"Lotteries don't provide much money for schools," Mr. Odden said. ''People who feel they do are going to be really disappointed."
And the fact that lotteries are often sold to the public as major new revenue sources for education, Mr. Odden said, means they can have a "negative effect" on public support for tax measures that finance schools.
"I think people use lotteries as kind of a quick fix," said John Augenblick, a school-finance consultant. "In general, it's not a good way to go."
Earmarking for Education
As a practical matter, earmarking lottery funds for schools or other popular services helps build constituencies for the lottery.
"Politically, it makes a great deal of sense," Mr. Gold said. "Some people will support the lottery if it's earmarked for something they support. That's why, politically, earmarking is a powerful tool."
But earmarking can be deceptive, experts say, because legislators tend to discount those funds when making their appropriations. As a result, funds that the public believes are going to support education merely substitute for other state revenues, and spending for education may increase only slightly, if at all.
"The legislature can always have in mind that the lottery provides education with so much money, and reduce their appropriation by a like amount," said Mr. Caterall.
"Believing in earmarking is like believing in the tooth fairy," said Mr. Gold. "In general, there's no way to guarantee that money designated for one thing is going to be spent on that. You can't create airtight pockets."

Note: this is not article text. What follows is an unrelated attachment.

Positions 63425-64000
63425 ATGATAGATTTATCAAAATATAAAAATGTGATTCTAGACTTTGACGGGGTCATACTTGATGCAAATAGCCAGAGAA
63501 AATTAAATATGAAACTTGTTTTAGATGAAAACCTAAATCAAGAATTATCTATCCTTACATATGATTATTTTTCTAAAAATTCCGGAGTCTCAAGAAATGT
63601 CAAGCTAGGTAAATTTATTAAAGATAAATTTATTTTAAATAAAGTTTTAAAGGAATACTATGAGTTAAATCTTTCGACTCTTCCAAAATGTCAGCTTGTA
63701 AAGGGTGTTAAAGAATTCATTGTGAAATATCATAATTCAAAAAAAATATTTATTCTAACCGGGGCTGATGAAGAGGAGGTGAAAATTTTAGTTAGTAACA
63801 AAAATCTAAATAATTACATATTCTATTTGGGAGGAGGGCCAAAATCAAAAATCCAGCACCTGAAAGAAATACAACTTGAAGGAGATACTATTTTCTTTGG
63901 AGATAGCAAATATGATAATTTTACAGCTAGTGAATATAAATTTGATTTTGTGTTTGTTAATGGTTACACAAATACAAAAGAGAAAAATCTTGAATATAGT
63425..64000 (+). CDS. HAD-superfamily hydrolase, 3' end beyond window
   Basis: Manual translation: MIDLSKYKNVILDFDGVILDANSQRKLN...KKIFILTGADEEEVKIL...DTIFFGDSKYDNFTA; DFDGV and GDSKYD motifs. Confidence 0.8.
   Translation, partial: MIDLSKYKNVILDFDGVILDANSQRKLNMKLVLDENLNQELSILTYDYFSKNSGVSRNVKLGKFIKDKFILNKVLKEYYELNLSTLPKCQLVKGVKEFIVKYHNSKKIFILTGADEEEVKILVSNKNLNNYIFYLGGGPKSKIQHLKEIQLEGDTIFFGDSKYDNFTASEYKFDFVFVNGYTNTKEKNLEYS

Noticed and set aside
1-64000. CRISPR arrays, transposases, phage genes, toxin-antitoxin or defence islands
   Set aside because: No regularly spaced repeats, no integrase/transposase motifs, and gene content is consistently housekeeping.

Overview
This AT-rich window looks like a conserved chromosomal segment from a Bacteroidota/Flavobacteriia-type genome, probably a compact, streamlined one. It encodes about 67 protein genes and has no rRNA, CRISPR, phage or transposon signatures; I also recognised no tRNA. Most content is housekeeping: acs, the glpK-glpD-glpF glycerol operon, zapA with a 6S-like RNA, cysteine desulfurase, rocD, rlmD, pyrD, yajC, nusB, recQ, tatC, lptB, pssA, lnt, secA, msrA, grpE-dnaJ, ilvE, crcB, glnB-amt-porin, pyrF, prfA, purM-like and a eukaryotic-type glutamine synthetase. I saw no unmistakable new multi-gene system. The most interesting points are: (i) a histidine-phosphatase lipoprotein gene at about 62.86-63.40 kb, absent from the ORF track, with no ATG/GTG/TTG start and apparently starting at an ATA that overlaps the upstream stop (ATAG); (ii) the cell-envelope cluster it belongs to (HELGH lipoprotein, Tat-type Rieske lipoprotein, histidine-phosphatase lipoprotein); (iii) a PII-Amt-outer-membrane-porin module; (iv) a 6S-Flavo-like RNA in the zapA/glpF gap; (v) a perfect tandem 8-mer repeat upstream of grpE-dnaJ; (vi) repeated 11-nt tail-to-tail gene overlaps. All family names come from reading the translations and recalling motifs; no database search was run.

"It's clearly not an educational phenomenon," said Mr. Levin. But education is something lottery proponents "grab onto because it reaches into every community and is uncontroversial," he said.
Some officials in lottery states argue that without the lottery state spending for education would decline. But others, noting that lottery funds provide a very small percentage of total education spending and that education is a high legislative priority, say any decrease would probably be slight.
In Michigan, for example, where the lottery is expected to raise $400 million for precollegiate education in fiscal 1986, the deputy state superintendent estimates that the legislature would make up all but 10 or 15 percent of that amount out of general funds if the lottery did not exist.
"Education would not suffer a $400-million loss," said Douglas Roberts. "The earmarking process does not benefit education. What does benefit it is the existence of the lottery."
Experts also agree that, to the extent that lottery funds earmarked for education free general revenues for other state services, they function as a tax. And some say it is a particularly regressive tax.
"It's pretty well understood that lotteries are regressive. That's just fact," Mr. Caterall said.
"They do take money from people who can't afford to part with it," concurred Mr. Levin.
Another charge leveled at lotteries is that, compared to other forms of taxation, they are inefficient.
"The administrative costs are high," Mr. Odden said. "Of every dollar raised, 35 cents goes to provide services, much more than for any other tax."
Proponents point out, however, that playing the lottery is a strictly voluntary form of taxation.
World's Largest Lottery
In California, Mr. Honig has tried with limited success to ensure that lottery proceeds will supplement, rather than substitute for, other state spending on education. According to Ms. Lange, "the legislature has not been too excited about putting that into statute."
Mr. Honig wanted the state to commit itself to allocating the same percentage of general funds to education that it now contributes--about 38 percent--in addition to lottery proceeds. But bills in the Assembly and Senate that would have established a state funding floor have not passed, Ms. Lange said.